The Student News Site of Tarrant County College

The Collegian

The Student News Site of Tarrant County College

The Collegian

The Student News Site of Tarrant County College

The Collegian

Technology Assessment determining online readiness

By Mario Montalvo/ne news editor

A new policy requires students who have never taken an Internet course or who have taken an Internet course but not received a grade of C or better to take and pass an online assessment before registering for distance learning courses in the spring.

The SmarterMeasure assessment is a group of questions designed to help students determine if distance learning is right for them. It helps them discover if they have the necessary technical skills and self-discipline to be successful in an Internet or instructional television course.

The assessment has been available as a voluntary tool for students to gauge their technical and academic skill level for two or three years, said director of distance learning Kevin Eason.

After attending a conference, Chancellor Erma Johnson Hadley requested the program be mandatory because she thought it could help ensure student success, Eason said.

SmarterMeasure assesses students’ strengths and weaknesses in reading rate and recall, technical competency, individual attributes, life factors, preferred learning styles and typing speed and accuracy. The assessment takes about 35 minutes to complete, and students can log out and finish later if needed.

“The assessment won’t guarantee that a student will be successful in an online course, but it does help to show whether or not they have certain skills that can lead to success,” Eason said.

Students are required to earn a score of at least 60 percent for reading rate and recall and technical competency, 50 percent for technical knowledge and must type a minimum of 15 words per minute to complete the registration process. Students may retake the test after 48 hours if they do not meet the minimum scores required. The grade students receive on the assessment will not affect their grades in their distance learning classes.

First-year student Eme Tucker plans to take all online classes next semester and took the assessment early.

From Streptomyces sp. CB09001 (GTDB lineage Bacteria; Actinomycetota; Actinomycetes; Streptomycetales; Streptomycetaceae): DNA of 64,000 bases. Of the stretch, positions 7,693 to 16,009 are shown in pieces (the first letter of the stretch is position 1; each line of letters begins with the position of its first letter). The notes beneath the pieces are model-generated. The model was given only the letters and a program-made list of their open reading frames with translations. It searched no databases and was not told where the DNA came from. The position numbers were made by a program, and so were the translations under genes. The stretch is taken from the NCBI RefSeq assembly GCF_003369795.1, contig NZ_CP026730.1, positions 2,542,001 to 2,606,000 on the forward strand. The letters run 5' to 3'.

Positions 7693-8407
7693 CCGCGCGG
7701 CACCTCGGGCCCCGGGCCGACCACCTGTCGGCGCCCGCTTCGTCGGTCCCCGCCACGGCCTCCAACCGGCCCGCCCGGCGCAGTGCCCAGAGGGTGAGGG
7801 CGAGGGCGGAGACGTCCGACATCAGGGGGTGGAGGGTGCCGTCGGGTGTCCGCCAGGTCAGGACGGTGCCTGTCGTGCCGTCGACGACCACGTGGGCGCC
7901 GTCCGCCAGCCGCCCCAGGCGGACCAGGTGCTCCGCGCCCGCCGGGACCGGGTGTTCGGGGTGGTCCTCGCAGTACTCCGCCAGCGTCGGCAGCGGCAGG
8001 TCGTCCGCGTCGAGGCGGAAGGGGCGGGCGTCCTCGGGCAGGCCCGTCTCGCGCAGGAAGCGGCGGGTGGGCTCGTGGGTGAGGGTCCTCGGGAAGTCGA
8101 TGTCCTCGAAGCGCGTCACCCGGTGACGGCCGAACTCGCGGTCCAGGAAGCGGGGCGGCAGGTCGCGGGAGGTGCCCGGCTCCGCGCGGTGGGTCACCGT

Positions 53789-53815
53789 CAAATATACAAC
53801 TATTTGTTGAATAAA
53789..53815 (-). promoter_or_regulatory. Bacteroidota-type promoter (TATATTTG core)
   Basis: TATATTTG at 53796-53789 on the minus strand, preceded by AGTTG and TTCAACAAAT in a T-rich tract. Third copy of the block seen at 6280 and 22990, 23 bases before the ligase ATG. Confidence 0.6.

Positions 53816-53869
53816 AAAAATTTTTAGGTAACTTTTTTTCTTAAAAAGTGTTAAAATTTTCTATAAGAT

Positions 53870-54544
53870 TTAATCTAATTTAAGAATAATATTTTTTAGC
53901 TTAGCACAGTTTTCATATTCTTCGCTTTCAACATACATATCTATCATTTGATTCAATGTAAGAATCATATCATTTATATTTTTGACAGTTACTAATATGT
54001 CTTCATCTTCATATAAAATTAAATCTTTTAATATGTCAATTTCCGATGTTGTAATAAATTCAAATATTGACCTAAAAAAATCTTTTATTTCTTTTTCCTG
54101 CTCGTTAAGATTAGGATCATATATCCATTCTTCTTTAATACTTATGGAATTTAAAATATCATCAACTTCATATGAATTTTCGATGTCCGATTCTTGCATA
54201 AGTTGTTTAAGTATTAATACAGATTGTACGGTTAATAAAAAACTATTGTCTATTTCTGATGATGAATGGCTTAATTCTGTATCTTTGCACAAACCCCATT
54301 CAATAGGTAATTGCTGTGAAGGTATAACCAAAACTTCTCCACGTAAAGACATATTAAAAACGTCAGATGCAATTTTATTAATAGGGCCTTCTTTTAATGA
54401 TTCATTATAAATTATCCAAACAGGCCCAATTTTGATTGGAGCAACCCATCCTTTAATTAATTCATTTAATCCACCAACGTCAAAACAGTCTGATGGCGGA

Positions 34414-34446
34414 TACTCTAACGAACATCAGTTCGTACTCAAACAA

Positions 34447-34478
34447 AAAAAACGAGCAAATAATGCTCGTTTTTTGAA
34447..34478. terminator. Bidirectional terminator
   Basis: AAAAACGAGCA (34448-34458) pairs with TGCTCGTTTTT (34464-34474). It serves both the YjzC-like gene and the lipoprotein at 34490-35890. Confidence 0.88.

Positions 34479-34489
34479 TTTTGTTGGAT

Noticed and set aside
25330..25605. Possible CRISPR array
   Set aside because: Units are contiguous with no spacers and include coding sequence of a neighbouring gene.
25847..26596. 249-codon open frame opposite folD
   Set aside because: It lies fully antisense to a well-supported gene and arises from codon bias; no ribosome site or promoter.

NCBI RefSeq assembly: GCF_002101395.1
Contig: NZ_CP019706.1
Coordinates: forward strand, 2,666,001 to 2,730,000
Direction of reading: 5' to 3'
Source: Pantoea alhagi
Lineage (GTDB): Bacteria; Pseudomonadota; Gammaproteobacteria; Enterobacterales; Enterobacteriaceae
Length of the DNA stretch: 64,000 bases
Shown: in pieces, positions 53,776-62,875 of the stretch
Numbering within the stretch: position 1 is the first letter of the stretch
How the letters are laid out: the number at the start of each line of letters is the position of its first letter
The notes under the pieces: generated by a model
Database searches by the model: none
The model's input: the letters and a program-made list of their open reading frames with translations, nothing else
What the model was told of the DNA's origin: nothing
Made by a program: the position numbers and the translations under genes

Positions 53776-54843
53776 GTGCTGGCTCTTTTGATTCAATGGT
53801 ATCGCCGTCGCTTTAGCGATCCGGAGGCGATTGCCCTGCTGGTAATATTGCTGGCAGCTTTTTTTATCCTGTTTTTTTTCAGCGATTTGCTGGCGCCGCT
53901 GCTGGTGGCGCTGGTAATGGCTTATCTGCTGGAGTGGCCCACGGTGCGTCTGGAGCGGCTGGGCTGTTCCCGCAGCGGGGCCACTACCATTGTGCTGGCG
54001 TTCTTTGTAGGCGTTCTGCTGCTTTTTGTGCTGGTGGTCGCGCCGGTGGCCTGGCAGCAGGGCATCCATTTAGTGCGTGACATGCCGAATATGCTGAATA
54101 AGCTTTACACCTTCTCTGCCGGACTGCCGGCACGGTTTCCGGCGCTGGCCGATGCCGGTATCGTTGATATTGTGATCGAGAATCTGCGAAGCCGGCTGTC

“It wasn’t really that hard,” she said. “It took about 30 minutes.”

Tucker considers herself to be computer-proficient and said she discovered she was a visual learner.

“There was typing to see how fast you type, and all kinds of technical skills that you need to learn for distance learning classes,” she said.

Generally, faculty feedback has been positive, Eason said.

South Campus assistant professor of French and ESL Floreen Henry took the assessment when it was initially offered in 2008 and found it to be accurate, she said.

“I believe that the intent of the assessment is not to be intrusive or be an additional hurdle for a student new to distance learning, but the opposite — to provide additional support and advisement for those who may be new to the higher education experience and/or do not understand the involvement in distance learning courses,” she said.

Students may enroll in distance learning courses thinking they will be easier only to find them more difficult if they have reading and writing weaknesses they are unaware of, Henry said. This could be a problem since students are now limited to how many classes they can drop, she said.

Results will be available immediately, and students can download the report or email it to themselves. But students will have to wait 24 hours before registering for their desired distance learning courses.

The SmarterMeasure assessment login page can be found at http://tccd.smartermeasure.com.

Students can log in using their WebAdvisor credentials.

Students may call distance learning at  817-515-4357 with any questions regarding the assessment or registration requirements.

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